Illicit Financial Flows

Purpose

To strengthen Australia’s anti-money-laundering (AML) regime, and prevent the flow of funds derived from corruption into and out of Australia, including by:

  • extending, auditing and enforcing ‘customer due diligence’ or ‘know your customer’ (KYC) requirements on the part of banks, financial institutions and key professions and industries, including real estate; and
  • establishing a public register showing the beneficial (i.e. real) owners of companies;
  • ensuring accessible information on ‘politically exposed persons’ (PEPs) or government officials known or suspected of having benefited from corruption, to ensure transparency in their movements and prevent international transfer of any ill-gotten gains.

The Problem

International transfer, laundering and hiding of proceeds of corruption is basic to making that corruption possible, with devastating effects on political, social and economic development in the “victim” communities – including Australia and developing countries in Africa, and in our own region, Papua New Guinea (PNG) and Pacific countries.  Illicit financial flows can also have many negative effects in recipient countries like Australia, including funding organised crime, contributing to local corruption, and distorting real estate and luxury goods markets (see Louis de Koker, The Conversation, 13 October 2015).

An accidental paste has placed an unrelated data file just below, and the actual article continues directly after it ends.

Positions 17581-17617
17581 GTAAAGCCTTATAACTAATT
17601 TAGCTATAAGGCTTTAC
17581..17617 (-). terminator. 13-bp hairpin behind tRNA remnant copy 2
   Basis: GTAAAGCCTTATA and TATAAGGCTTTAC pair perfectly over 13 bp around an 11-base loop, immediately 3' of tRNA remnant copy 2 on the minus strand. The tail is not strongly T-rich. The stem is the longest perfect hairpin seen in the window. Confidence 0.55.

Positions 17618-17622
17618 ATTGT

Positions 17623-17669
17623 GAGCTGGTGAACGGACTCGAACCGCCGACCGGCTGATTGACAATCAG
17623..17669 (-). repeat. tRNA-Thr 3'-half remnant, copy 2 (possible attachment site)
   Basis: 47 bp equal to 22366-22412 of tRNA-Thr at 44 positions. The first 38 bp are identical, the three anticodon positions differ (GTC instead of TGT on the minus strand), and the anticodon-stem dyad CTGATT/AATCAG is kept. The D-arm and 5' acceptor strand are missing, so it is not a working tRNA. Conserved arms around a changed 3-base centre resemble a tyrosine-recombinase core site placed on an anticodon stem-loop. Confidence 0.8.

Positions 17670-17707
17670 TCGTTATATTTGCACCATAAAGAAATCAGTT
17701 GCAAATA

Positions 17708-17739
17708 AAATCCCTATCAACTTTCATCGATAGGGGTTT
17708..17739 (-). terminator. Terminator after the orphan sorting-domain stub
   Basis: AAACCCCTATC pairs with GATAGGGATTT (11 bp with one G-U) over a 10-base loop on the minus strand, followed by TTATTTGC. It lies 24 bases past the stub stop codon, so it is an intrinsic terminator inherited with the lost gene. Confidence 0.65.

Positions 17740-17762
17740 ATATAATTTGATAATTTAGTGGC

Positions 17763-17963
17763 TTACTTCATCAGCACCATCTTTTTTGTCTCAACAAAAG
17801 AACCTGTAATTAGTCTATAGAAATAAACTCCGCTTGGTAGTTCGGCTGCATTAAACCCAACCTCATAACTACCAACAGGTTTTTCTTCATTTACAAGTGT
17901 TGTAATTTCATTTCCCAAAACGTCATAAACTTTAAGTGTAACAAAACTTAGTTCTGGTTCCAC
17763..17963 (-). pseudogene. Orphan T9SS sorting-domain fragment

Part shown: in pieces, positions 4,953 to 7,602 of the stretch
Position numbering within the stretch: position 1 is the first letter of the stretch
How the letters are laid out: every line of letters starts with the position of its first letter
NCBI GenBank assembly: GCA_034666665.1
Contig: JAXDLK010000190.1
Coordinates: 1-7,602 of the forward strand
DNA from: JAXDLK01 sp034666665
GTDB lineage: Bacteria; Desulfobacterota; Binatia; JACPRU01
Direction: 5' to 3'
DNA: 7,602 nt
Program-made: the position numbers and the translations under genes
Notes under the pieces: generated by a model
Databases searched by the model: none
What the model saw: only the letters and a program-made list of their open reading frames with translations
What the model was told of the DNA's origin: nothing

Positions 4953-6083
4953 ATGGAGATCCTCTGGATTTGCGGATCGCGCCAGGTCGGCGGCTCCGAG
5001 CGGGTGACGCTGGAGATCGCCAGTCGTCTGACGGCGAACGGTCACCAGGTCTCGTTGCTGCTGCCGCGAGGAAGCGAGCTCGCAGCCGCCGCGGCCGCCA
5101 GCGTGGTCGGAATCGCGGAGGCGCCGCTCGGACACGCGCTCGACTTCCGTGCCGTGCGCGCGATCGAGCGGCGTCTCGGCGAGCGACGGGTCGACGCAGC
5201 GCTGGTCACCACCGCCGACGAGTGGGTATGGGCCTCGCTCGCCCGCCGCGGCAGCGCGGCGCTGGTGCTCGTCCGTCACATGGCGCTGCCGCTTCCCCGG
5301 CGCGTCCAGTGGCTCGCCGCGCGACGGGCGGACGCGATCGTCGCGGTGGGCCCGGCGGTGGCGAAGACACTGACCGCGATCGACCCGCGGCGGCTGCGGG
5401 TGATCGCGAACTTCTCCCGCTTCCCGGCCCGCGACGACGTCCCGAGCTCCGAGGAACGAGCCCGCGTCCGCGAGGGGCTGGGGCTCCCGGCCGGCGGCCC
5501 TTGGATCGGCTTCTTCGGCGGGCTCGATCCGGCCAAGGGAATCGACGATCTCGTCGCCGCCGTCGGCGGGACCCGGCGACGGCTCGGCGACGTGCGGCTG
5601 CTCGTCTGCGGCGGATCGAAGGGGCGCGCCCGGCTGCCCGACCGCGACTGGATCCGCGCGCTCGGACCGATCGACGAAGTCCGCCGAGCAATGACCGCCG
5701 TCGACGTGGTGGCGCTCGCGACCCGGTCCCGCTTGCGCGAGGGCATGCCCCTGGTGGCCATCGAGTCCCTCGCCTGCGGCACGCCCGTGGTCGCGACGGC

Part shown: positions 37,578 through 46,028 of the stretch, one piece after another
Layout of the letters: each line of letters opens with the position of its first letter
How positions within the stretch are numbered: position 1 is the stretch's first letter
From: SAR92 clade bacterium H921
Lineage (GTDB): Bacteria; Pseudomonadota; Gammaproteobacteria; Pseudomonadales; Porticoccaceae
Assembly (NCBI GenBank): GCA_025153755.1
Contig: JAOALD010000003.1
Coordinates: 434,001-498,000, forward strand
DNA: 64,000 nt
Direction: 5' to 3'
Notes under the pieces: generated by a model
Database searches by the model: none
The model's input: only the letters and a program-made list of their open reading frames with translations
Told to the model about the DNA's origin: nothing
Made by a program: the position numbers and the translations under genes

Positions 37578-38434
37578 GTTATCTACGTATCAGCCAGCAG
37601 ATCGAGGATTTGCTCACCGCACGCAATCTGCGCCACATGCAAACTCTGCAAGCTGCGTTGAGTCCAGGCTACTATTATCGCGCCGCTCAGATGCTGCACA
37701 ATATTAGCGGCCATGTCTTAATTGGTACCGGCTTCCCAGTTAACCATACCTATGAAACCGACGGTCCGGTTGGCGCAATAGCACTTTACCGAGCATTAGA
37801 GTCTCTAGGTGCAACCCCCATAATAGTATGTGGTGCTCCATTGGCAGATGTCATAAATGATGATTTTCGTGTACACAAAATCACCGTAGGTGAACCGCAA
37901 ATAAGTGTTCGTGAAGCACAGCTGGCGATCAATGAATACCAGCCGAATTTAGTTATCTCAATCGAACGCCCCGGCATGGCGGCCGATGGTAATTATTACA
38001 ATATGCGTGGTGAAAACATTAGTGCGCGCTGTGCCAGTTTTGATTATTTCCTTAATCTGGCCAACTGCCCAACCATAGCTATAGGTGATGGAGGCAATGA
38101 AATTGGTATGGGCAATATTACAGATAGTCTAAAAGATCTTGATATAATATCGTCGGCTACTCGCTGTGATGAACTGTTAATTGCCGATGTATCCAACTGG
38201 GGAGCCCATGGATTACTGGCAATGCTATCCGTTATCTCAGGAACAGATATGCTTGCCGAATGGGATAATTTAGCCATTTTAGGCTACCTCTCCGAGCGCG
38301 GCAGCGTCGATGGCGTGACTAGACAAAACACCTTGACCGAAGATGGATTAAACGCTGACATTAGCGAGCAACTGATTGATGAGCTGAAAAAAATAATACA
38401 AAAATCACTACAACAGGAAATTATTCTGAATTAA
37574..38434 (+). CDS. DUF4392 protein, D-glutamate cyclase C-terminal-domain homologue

International transfer, laundering and hiding of proceeds of corruption is basic to making that corruption possible, with devastating effects on political, social and economic development in the “victim” communities – including Australia and developing countries in Africa, and in our own region, Papua New Guinea (PNG) and Pacific countries.  Illicit financial flows can also have many negative effects in recipient countries like Australia, including funding organised crime, contributing to local corruption, and distorting real estate and luxury goods markets (see Louis de Koker, The Conversation, 13 October 2015).

For TI Australia’s full statement of the problem and what Australian governments, business and other stakeholders need to do about it, download our position paper. Download Position Paper – Illicit Financial Flows

Position Paper 2 – January 2016